All of Hogan's sentences were within the permissible statutory range. The offenses for which Hogan was convicted were either class B felonies (i.e., first degree sodomy (N.Y. Penal Law § 130.50(1)), first degree rape (N.Y. Penal Law § 130.35(1)) or class D felonies (i.e., first degree sexual abuse (N.Y. Penal Law § 130.65(1)), second degree rape (N.Y. Penal Law § 130.30), second degree sodomy (N.Y. Penal Law § 130.45)).*fn11 As a second felony offender, the maximum sentence that Hogan could receive for a class B felony conviction was nine to twenty-five years; the minimum was required to be one-half of whatever was the maximum sentence imposed. N.Y. Penal Law § 70.06(3)(b), (4). Hogan's sentences of ten to twenty years on the class B felony convictions are therefore less than what could have been imposed. See id. With respect to the class D felony convictions, as a second felony offender, the maximum sentence that Hogan could receive was three to seven years; the minimum was required to be one-half of whatever was the maximum sentence imposed. Id. Hogan's sentences of three and one-half to seven years on the class D were within the statutory range. See id. Furthermore, based on the facts as found at trial--namely, that the prosecution proved three separate incidents of sexual assault--Hogan's consecutive sentences were not illegal under the Penal Law; indeed, he does not make this argument. See N.Y. Penal Law § 70.25(2) ("When one or more sentence of imprisonment is imposed on a person for two or more offenses committed through a single act or omission which in itself constituted one of the offenses and also was a material element of the other, the sentences . . . must run concurrently.").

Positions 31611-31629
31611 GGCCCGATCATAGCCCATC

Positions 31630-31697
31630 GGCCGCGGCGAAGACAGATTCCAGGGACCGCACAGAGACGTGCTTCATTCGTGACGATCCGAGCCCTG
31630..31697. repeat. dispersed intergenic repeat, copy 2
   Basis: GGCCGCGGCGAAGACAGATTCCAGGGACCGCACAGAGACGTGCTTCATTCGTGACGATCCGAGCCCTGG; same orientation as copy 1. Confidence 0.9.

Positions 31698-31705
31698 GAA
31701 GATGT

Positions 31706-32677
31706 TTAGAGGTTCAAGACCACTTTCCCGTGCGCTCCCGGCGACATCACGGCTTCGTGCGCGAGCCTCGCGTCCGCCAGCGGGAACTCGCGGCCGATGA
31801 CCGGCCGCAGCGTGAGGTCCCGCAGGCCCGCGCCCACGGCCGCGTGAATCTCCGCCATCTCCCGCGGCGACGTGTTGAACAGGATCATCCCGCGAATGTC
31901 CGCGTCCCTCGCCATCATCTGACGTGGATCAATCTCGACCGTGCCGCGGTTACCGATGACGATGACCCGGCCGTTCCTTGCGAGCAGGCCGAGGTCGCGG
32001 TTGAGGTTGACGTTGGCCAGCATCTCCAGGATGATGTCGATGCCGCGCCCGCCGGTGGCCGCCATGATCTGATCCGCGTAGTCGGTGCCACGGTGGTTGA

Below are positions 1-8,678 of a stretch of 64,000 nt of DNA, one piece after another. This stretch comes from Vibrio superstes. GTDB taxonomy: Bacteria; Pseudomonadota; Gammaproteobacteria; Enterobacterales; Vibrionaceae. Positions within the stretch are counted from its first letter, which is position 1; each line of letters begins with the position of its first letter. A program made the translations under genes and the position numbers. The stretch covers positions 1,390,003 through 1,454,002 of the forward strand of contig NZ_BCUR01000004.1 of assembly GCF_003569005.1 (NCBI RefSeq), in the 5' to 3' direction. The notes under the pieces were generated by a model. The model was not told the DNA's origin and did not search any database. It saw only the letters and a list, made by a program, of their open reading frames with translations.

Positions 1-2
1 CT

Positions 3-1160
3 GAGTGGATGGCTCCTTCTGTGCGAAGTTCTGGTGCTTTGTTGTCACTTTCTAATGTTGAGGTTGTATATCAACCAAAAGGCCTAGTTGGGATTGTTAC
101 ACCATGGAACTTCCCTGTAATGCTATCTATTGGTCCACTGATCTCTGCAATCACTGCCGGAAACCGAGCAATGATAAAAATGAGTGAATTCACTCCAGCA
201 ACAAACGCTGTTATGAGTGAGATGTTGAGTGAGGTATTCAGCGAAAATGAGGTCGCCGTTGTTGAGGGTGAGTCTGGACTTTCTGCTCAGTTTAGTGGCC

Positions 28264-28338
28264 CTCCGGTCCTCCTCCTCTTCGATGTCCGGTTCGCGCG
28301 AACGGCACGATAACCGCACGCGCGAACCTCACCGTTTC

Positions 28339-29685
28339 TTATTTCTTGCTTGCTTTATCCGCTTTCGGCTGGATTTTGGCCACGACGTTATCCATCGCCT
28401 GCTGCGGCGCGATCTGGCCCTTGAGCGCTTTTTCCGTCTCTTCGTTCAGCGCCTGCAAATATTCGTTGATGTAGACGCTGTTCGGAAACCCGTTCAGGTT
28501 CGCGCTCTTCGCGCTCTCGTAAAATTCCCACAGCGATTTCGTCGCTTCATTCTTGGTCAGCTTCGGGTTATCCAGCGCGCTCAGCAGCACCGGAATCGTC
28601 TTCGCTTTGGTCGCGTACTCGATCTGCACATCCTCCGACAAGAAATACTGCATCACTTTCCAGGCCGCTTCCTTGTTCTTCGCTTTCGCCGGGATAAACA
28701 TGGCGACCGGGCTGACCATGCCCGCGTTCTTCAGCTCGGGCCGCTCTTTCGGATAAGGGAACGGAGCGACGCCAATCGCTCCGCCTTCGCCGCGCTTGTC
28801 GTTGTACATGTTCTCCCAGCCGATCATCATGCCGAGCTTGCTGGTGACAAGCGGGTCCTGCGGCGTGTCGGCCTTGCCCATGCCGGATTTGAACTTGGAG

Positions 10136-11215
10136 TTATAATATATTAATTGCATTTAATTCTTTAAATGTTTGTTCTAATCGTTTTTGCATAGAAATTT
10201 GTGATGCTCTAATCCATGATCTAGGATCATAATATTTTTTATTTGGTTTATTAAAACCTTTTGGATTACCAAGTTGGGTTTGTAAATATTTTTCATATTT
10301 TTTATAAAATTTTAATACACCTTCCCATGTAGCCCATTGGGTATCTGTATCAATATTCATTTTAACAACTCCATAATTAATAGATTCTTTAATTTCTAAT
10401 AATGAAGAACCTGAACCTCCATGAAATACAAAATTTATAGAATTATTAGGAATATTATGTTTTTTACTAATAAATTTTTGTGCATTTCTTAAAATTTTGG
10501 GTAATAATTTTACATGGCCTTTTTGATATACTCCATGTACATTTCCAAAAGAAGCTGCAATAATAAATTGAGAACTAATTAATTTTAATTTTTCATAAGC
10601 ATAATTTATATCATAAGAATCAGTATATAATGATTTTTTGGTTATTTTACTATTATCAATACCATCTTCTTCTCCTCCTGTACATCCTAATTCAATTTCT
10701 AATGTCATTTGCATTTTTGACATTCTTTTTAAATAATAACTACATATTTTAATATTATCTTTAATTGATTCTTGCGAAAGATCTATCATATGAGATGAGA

Because Hogan's sentences were well within the bounds set by New York's Penal Law, Hogan has presented no federal constitutional question for this Court to review. This claim therefore cannot afford a basis for habeas relief.

CONCLUSION

For the reasons stated above, John Hogan's petition for a writ of habeas corpus pursuant to 28 U.S.C. § 2254 is denied, and the petition is dismissed. Because Hogan has failed to make a substantial showing of a denial of a constitutional right, I decline to issue a certificate of appealability. See 28 U.S.C. § 2253.

IT IS SO ORDERED